Fixed/Variable-length encoding in Go

This post covers how to use the standard encoding/binary package to encode binary according to a custom format, and how it works.


When writing programmatic data structures to a network or file, they need to be encoded into a self-contained sequence of bytes according to some kind of format. When exchanging data between processes, we typically use a standardized, language-independent format.

Standardized formats tend to be too verbose. Protocol Buffer and Apache Thrift can be much smaller than text formats because of binary encodings, but they require a dedicated schema to be defined. In some cases, such as when only one process accesses the file, you may want to encode it in a format specific to the Go language.

Go defines its own format called Gob for such cases, and the encoding/gob package provides APIs for it. However, this specification requires to embed field names into the data in text format, which is often redundant if you only want to encode a few fixed-length values.

Go also offers a package for binary encoding called encoding/binary, which is recommended if you want to encode a small number of values of fixed-length numeric types.

This article walk you through how to use it to encode/decode custom binary formats.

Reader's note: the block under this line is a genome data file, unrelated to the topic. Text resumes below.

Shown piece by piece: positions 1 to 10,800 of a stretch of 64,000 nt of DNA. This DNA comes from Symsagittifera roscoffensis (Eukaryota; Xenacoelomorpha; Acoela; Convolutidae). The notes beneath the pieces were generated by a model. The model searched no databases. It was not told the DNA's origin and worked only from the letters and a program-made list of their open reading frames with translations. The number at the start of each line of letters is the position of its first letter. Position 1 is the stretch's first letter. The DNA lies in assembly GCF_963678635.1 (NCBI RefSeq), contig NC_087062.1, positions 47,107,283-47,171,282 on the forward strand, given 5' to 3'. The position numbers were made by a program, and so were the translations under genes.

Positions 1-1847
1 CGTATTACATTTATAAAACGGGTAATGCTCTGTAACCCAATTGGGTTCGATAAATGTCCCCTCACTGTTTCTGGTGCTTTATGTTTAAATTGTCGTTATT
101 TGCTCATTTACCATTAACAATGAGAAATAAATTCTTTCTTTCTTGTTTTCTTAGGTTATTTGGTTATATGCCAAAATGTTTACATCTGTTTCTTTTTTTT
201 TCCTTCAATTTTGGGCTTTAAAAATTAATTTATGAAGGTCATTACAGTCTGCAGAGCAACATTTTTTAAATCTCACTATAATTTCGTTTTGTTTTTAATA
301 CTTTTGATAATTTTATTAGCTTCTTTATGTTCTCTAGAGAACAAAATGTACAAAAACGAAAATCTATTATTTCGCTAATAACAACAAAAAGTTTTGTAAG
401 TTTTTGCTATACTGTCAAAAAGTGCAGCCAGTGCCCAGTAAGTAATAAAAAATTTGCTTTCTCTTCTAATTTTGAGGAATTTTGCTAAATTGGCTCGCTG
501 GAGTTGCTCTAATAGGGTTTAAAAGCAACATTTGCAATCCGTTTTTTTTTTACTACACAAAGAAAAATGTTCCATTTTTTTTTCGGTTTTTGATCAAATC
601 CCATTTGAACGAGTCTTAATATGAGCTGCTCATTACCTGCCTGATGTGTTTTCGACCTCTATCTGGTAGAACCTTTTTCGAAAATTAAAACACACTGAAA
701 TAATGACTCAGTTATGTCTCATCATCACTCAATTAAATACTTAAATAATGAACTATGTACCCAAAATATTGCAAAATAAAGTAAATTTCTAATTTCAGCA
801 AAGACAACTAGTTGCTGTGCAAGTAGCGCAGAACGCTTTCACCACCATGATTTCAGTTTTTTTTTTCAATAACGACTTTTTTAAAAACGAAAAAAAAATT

Target struct

The following struct will be encoded in various ways.

type Data struct {
	ID        uint32
	Timestamp uint64
	Value     int16

Note that all fields are of fixed-length numeric type.

Fixed-length encoding

The ID of the above struct is uint32 (4 bytes), Timestamp is uint64 (8 bytes), and Value is int16 (2 bytes). Therefore, the total size of this structure is 14 bytes. Let’s build a 10-byte binary in the following format simply.

0   1   2   3   4   5   6   7   8   9   10  11  12  13  14 (bytes)
|       ID      |           Timestamp           | Value |


First up, I will show you how to use the binary.ByteOrder interface to directly encode each value manually.

Select the endianness and fill the initialized buffer in order. Note that if the buffer size is too small, it will panic. This is because everything is of a fixed length type, so the size of any number can be predicted in advance. In this example, we chose BigEndian as the endian.

data := &Data{
	ID: 100, Timestamp: 1600000000, Value: 10,